The Scavenger is a new book by Aidan Lucid, author of 'The Lost Son'. There are black and red pages and, most outstandingly, descriptions that reflect key moments in the events. They are great! So if you are a fan of horror, unexplained stories, events that seem straight out of a movie, this book is for you.
The plot, in my opinion, is perfectly in line with the theme, and then I fell in love with the cover - even if unfortunately, I only have the digital version. The cover image perfectly represents that that you can find in these pages.
I particularly enjoyed this book: it is about friendship, relationships, hopes for the future and family. The protagonists are three kids: Jared Duval, Adrian Cole, and Jessica Barlow. They are friends and after a school’s Halloween dance they live the adventure of finding a runaway lost girl.
Without realizing what they are doing, they follow her and comes across an abandoned shack with a well outside. They decide to make a wish and their life changes suddenly that will help them grow and become aware of their future. From that moment everything begins to change. There is a whole world, like a mirage. An imaginary world.
Jared who was bullied earlier and wanted the football captain to like him suddenly finds himself noticed by the football star and a popular boy coming to his defence. Adrian, who was looking for a relationship suddenly finds himself in a new relationship and Jessica who has been tormented by her rude alcoholic mother suddenly finds her mom who cooks breakfast and hands out lunch box instead of insults.
The events intertwine different centuries, which come together in a surprising ending that, in a certain way, can appear open. The timelines are different but they end up merging together, joining the pieces of a puzzle which, however, each time leads you to reflect, to think.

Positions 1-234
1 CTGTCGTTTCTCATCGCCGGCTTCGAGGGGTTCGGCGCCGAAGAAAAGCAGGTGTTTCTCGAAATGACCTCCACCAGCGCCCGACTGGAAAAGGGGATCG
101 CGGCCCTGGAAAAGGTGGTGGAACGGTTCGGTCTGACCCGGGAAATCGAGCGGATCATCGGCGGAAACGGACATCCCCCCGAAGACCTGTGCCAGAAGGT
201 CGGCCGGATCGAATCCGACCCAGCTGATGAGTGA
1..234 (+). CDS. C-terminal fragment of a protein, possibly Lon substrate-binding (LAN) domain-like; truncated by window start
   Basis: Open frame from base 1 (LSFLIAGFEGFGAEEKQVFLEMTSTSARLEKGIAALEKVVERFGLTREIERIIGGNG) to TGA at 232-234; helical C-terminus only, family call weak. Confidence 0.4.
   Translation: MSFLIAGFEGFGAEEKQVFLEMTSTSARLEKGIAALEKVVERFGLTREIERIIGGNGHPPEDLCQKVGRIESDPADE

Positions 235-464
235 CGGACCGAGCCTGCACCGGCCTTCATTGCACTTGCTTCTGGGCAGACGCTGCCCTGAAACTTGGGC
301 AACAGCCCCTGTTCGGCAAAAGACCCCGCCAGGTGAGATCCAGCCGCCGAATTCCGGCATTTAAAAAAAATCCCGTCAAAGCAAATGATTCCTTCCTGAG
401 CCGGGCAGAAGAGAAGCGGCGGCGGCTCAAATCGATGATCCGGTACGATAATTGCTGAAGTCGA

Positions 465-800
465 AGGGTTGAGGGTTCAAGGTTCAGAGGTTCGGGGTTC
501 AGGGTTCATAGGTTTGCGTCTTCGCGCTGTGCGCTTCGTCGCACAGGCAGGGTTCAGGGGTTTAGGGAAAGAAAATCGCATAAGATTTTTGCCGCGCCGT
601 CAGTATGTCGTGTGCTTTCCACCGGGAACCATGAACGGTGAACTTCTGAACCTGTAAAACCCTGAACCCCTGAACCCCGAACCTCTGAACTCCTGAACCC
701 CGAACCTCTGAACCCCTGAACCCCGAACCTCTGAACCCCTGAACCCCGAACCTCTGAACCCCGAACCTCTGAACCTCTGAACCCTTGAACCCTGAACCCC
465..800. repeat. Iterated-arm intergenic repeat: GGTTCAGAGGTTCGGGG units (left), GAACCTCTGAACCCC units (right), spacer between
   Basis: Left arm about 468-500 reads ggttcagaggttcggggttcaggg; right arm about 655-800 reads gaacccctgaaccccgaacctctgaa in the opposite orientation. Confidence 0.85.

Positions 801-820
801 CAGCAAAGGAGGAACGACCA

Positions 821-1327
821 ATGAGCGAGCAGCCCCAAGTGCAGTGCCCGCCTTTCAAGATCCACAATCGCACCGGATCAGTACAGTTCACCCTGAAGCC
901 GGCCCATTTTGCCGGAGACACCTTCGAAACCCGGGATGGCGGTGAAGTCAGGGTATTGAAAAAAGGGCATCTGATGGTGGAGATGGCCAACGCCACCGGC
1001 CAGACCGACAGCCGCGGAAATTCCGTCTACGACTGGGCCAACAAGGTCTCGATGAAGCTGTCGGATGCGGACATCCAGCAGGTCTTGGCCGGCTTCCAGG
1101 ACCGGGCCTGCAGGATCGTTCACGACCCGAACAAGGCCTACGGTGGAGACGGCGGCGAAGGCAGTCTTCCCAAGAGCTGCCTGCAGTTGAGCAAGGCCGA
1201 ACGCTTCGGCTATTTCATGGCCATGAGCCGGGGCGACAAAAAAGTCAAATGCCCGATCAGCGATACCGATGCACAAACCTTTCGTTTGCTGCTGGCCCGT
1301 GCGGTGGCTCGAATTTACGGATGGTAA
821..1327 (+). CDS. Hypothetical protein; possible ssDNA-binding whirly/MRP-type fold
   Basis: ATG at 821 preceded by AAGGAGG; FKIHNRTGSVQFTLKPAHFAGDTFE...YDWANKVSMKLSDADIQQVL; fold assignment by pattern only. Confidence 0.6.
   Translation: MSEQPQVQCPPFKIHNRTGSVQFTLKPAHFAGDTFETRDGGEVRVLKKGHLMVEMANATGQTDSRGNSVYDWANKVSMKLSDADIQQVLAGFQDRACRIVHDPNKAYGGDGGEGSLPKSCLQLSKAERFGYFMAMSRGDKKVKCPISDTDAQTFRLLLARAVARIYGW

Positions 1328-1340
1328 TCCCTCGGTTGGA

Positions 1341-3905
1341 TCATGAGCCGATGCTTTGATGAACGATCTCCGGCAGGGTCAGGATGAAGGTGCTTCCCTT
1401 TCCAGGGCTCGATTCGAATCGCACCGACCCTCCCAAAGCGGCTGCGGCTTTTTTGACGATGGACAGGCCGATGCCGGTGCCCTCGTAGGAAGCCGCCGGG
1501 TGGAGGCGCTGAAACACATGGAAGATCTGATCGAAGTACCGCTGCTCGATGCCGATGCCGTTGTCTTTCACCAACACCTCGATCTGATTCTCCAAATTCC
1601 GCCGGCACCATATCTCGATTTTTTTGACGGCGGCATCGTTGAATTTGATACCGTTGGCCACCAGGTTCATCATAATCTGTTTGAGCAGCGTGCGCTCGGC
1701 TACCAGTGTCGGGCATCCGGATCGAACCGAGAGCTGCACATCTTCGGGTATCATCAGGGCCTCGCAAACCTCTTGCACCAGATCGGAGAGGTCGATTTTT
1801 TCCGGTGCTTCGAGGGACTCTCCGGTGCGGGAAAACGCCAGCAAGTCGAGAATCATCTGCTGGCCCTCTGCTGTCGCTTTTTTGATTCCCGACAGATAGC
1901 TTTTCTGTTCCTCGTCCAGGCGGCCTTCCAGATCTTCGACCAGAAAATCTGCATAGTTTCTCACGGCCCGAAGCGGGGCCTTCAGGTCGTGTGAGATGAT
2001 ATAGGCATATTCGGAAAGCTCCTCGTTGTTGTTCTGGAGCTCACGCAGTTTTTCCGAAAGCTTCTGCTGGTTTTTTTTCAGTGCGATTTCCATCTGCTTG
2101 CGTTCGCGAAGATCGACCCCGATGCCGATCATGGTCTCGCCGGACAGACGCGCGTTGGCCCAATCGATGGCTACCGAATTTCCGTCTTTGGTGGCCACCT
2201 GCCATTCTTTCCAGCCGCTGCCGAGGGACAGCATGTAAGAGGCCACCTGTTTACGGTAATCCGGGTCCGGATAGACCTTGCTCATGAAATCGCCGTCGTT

The author is very good at making you feel the anxiety and anguish felt by the protagonists - that feeling of sinking more and more into a vortex of madness. So much so that one constantly wonders if everything is the result of supernatural elements or something more human, but deriving from madness.
What particularly struck me is the description of the characters. Each character has its own characteristic, its own personality. Aidan has the knack of making them seem real. While reading, you get the feeling of having them by your side as they engage in their new realities.
I love the mystery and how Aidan narrates it is something incredible. He gets inside the character and narrates what happened from the perspective of this, letting us know different sensations that the person could feel at the moment in which he lived the experience that was narrated.
The characters, both children and adults, are very well outlined. Furthermore, as the imaginary world advances over the real one, their personalities and minds become diluted. The effect is very successful.
Despite this, their fragility is evident, the fragility of kids. Also, there is tension and fear. The specialty of this author is to show fear on occasions in which each of us can find ourselves. This type of fear shows that you don't need a monster or a ghost or any other supernatural element to be afraid, just man and his daily life. This is a point that makes me love the book over so many others.
The writing is flawless. It is also a perfect novel for both adults and children thanks to the writer's ability to show the normal life of children, their current and typical language of the modernity of the times, and the ability to make extraordinary situations that seem very normal.
It is a story that I liked a lot. In the first part it took me a while to get started, perhaps because it was slower, but after a few chapters, it kept me glued to the pages, also throwing a certain anxiety on me. Eyes that scrutinize, mocking grins, scary apparitions and sounds, disbelief, uncertainty, fears and misunderstandings. Mysteries and events of the past that still burn inside.
For the rest it is a perfect gothic tale that fascinates and in a certain sense frightens. Certainly reading it at night makes you enter even more into the atmosphere. While reading it may happen that you feel observed, jump at noises, as if similar presences could be right behind you, or beyond a glass, or perhaps in the dark, ready to look at you with a mocking grin.
A novel that rides between fantasy and horror, it is a very long, very solid novel with a couple of moments that will stay with the reader forever.